• Conservation Tillage Effects on Infiltration and Irrigation Advance Times

      Martin, E. C.; Adu-Tutu, K. O.; McCloskey, W. B.; Husman, S. H.; Clay, P.; Ottman, M.; Tronstad, Russell; Husman, Steve; Norton, Randy; University of Arizona, Tucson, AZ (College of Agriculture, University of Arizona (Tucson, AZ), 2005-05)
      Field experiments were initiated at sites in Marana, Coolidge and Goodyear, Arizona, in the Fall of 2001, in a cotton-based, conservation tillage project. In the 2002 cotton season, following cover and grain crops, soil and water management assessments were made to evaluate the impact of conservation tillage on surface irrigation performance. An additional site was added in the winter of 2002 at Maricopa, Arizona. Analyses included soil texture, infiltration rate and water advancement. At Coolidge, the Conservation plots had higher infiltration rates and longer advance times than the Conventional plots in 2002, 2003 and 2004. At Marana, infiltration rates were initially higher for the Conservation plots but the rates converged at the end of four hours in 2002. In 2003, the Conventional plots infiltrated about one inch more and the opposite occurred in 2004, where the Conservation plots infiltrated about 1 inch more than the Conventional. The advance times for Marana showed the water in the Conventional wheel rows to be the fastest. At Goodyear, the Conservation plots infiltrated more than the Conventional plots in 2002. This also resulted in a slower advance time for the Conservation plots. In 2003, due to tillage by the grower, treatment effects could not be compared and the site was abandoned in 2004. At Maricopa, the Conservation plots infiltrated almost 2.2 inches more water than the Conventional plots and the water reached the end of the field three hours ahead of the fastest Conservation plot in 2003. In 2004, the Conservation plot infiltrated just over 1½ inches more water than the Conventional plots with the Conventional plots having faster advance times. Seasonal irrigation water applications to each treatment were relatively equal for all the sites with the exception of Coolidge. Here, the long field combined with sandy soil made it difficult to adequately irrigate the Conservation plots. In 2002, an additional 21 inches of water was applied to the Conservation plots. In 2003, that amount was reduced to 12.5 inches. The 2004 irrigation data are not yet available. The yield data show a significant difference between years and different sites. In 2002, only the yields measured at Coolidge were significantly different with the Conservation yielding higher than the Conventional. This may have been due to the increase water application. In 2003, the opposite occurred and the Conventional plots yielded more than the Conservation plots. This may have been due to herbicide damage. At Maricopa the Conventional plot also yielded more than the Conservation plot in 2003 but there was no measured difference in 2004. The Marana site had equal yields for both treatments except for the final year, 2004, when the Conventional yielded higher than the Conservation treatment. Indications are that conservation tillage does impact irrigation performance and it may not be suitable for all locations depending on soil type and field layout.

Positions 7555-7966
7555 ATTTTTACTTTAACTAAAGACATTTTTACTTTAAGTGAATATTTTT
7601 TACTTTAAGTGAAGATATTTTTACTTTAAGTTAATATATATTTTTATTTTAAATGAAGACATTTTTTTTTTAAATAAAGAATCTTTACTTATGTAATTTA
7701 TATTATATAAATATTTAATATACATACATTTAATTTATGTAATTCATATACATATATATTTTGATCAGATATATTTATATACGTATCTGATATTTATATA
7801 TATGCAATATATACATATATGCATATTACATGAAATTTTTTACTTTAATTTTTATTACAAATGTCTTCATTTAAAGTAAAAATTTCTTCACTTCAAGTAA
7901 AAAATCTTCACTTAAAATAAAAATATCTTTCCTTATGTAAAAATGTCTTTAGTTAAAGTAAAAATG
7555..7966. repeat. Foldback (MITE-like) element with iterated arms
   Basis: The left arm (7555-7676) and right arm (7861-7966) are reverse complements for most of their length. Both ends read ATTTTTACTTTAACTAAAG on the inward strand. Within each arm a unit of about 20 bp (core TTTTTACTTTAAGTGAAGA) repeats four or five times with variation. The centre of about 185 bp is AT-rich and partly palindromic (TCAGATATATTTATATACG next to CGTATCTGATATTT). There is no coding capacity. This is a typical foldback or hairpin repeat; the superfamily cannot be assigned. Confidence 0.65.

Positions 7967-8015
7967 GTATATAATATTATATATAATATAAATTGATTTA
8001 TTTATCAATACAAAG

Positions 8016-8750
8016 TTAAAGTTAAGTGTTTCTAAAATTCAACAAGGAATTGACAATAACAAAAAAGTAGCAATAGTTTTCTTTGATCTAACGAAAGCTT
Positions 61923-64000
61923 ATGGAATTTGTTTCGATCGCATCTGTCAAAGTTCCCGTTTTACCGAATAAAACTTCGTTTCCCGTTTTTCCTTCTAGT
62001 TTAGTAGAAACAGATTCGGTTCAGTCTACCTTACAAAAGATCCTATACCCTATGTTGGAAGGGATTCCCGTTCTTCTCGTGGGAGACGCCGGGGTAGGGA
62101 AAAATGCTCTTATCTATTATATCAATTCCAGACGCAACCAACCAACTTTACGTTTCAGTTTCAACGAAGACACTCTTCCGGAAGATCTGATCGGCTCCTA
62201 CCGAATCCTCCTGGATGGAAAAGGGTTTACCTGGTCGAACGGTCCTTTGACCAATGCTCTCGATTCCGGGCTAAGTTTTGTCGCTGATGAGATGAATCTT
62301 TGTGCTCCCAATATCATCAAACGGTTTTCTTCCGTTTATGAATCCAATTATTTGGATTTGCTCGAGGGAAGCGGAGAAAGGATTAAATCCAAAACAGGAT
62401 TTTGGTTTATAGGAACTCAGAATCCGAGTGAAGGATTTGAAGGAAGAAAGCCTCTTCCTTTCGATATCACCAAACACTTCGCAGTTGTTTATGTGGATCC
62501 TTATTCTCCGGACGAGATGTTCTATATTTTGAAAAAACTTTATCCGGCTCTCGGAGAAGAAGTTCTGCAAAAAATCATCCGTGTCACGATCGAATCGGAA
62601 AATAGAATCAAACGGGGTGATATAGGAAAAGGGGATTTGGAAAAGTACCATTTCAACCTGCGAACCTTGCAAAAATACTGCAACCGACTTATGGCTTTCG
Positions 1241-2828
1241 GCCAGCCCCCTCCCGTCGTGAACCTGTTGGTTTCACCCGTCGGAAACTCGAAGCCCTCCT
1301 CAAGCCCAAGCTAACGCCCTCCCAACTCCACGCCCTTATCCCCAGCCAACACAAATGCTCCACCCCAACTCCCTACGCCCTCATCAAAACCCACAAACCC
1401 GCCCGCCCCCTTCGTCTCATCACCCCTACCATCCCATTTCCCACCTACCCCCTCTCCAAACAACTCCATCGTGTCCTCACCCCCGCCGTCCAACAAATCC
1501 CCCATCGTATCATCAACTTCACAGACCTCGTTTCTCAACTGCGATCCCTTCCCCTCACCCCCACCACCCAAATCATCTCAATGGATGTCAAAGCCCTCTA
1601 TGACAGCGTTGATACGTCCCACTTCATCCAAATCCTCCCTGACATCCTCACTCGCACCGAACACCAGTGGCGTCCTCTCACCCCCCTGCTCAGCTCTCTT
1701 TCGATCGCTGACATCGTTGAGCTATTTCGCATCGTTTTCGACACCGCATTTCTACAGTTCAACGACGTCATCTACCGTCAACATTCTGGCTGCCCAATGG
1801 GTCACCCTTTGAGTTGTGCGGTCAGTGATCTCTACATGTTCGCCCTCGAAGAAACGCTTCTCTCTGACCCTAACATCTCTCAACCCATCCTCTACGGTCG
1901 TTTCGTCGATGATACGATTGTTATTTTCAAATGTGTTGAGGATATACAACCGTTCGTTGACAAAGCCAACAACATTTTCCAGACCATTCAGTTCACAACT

• Weed Management and Agronomic Performance of a Cotton-Barely Double Crop Rotation

      Adu-Tutu, K. O.; McCloskey, W. B.; Husman, S. H.; Clay, P.; Ottman, M. J.; Martin, E. C.; Teegerstrom, T.; Tronstad, Russell; Husman, Steve; Norton, Randy (College of Agriculture, University of Arizona (Tucson, AZ), 2005-05)
      The tillage operations required to grow an annual barley and cotton crop rotation were reduced by eliminating tillage prior to planting cotton, eliminating cultivations for weed control in cotton, and especially by eliminating tillage following cotton. A light activated, weed sensing automatic spot-spray system reduced the amount of spray volume and herbicide used by 40% to 60% at Marana and 36% to 56% at Maricopa in 2004. At Maricopa, a large number of volunteer cotton plants in the furrows of early planted no-till cotton reduced the spray volume savings from using the weed sensing automatic spot-spray system. Weed control was similar with the weed sensing, automatic spot-spray system compared to the conventional continuous spray system for most weed species but weeds with narrow leaf, upright leaf canopies such as sprangletop, barley and skeleton weed were more difficult to detect and control. In both Marana and Maricopa, there were yield differences between treatments related to planting date, with late-planted cotton yielding less than early-planted cotton. At Marana, the early-planted conventional tillage cotton out-yielded the barley cover crop, early-planted no-till cotton treatment. At Maricopa, there were no yield differences between the two early planted cotton treatments; however, the late-planted conventionally tilled cotton yielded 28% more than the late-planted no-till cotton. Although the yield comparisons are not yet definitive, it appears that in some situations no-till cotton may yield less than conventionally tilled cotton. At Maricopa, the height of cereal crop stubble did not affect subsequent cotton establishment, field populations, plant height or lint production (2003 and 2004) and the position or node of the first fruiting branch and the first retained boll were similarly unaffected in 2004.